Known as P.A. 4 the now nullified law asserted dictatorial control of the State over any autonomy Michigan's cities, townships, villages and counties believed they had to control their municipality financial affairs.

This law also nullified the core intent in of autonomy in Michigan Home Rule City Act - 279.

"The Home Rule City Act resulted from the provisions of the 1908 state constitution, which called for home rule authority to be conferred upon the various local governments in the state. The 1963 state constitution retained these same home rule provisions.
Both constitutions recognized the fundamental integrity of counties, townships, cities, and villages in Michigan. Local governments could no longer be created, abolished, or consolidated without the consent of the electors who reside within the affected territory. Prior to this time, local governments had been created by a special act of the legislature which did not require any consent from those living within the affected territory.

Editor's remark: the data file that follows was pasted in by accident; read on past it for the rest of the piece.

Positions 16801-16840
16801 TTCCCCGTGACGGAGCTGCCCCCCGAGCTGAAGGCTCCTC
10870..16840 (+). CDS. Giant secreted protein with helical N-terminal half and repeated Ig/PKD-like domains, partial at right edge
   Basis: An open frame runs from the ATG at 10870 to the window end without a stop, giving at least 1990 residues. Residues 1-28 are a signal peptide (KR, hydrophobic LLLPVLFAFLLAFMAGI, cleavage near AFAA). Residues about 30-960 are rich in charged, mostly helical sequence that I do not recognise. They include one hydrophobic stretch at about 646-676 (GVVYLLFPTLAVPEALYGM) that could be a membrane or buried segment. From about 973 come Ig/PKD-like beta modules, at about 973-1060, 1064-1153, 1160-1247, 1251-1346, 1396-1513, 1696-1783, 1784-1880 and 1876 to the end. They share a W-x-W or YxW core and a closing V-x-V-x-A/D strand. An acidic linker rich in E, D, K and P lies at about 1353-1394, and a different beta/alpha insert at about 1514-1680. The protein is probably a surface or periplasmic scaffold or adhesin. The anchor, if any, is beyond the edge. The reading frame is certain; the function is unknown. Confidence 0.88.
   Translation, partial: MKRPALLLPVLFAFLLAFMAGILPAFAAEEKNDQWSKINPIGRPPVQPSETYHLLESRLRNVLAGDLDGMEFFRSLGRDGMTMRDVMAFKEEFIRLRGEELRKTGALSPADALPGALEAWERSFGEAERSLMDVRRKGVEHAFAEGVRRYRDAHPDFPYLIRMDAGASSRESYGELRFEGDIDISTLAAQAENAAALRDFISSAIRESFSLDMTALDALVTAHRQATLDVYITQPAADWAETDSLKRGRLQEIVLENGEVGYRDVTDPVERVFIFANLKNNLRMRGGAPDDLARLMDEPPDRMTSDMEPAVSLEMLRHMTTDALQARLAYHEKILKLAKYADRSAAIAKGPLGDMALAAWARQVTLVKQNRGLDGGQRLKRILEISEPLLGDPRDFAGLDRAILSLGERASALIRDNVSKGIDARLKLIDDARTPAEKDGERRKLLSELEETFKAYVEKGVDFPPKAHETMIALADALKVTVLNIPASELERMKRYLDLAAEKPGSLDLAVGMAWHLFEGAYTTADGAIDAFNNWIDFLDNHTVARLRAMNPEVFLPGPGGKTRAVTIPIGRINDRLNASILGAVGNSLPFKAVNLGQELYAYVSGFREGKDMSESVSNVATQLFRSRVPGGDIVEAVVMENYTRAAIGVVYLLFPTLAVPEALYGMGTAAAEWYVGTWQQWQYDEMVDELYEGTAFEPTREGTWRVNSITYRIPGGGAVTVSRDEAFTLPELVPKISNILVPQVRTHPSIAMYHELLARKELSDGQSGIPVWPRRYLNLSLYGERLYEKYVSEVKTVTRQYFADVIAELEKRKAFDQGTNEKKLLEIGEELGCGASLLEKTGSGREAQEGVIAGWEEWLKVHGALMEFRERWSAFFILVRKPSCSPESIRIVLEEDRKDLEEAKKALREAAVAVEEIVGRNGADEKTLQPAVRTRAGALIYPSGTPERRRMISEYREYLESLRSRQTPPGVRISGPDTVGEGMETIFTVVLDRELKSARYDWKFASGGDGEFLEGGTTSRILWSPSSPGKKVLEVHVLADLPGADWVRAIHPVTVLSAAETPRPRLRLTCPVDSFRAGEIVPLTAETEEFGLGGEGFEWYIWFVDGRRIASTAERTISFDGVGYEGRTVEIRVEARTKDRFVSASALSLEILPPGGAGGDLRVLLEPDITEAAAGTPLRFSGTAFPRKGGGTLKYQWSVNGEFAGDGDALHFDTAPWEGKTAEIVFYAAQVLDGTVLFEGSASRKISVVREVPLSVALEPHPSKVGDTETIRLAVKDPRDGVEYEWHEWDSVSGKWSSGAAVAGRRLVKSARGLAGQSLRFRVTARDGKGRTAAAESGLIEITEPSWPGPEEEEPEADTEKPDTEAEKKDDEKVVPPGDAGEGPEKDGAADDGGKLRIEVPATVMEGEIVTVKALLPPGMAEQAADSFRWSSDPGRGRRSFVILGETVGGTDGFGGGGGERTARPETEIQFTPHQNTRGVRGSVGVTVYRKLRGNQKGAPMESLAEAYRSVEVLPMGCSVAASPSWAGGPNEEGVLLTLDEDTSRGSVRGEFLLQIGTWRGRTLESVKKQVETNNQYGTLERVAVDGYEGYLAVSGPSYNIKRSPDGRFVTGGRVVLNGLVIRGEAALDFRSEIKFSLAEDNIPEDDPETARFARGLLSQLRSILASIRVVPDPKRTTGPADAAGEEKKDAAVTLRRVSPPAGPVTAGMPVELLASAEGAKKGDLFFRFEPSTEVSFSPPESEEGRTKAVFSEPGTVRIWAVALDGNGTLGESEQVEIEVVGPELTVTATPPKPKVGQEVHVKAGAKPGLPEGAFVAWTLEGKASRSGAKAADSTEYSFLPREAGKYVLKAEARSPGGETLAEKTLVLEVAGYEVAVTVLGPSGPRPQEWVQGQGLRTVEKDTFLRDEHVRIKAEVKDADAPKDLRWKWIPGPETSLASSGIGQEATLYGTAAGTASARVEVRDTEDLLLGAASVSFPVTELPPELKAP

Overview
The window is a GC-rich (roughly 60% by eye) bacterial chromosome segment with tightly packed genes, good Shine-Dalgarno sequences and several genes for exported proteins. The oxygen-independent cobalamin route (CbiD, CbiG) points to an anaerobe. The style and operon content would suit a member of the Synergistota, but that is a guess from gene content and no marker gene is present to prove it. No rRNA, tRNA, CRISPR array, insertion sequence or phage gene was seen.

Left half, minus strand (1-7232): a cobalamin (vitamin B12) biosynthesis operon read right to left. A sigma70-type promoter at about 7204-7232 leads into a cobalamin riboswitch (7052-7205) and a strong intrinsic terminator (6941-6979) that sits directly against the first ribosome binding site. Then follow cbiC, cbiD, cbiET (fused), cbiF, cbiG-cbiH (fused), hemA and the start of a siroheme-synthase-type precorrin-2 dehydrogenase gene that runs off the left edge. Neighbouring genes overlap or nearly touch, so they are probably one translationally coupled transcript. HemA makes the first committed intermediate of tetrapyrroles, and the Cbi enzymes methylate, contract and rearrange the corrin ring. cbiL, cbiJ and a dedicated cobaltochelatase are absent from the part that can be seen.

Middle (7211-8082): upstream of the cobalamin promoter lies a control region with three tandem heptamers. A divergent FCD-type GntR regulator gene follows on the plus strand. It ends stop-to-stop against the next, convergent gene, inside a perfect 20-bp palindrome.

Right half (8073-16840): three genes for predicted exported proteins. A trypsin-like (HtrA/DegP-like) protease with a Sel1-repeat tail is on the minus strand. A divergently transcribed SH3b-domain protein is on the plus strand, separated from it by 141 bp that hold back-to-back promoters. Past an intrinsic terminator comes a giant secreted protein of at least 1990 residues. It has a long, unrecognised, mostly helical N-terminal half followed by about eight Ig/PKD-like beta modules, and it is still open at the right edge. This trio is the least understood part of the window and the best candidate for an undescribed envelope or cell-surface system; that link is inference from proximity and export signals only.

Under Michigan’s Revised Statutes of 1848, there were several classes of cities, the primary distinction among which was population. In nearly every case, however, it was the legislature that had provided a city charter for each city that mandated how each city was to be governed and how its officers were to be chosen.

Under the Home Rule City Act, each city was given the ability to make changes to its city charter on its own. The charters that had been previously granted by the legislature continued in force until such time as an affected city took this action. All cities in Michigan are now classified under one class, namely, Home Rule Cities, regardless of the source or origin of the various provisions of their respective city charters."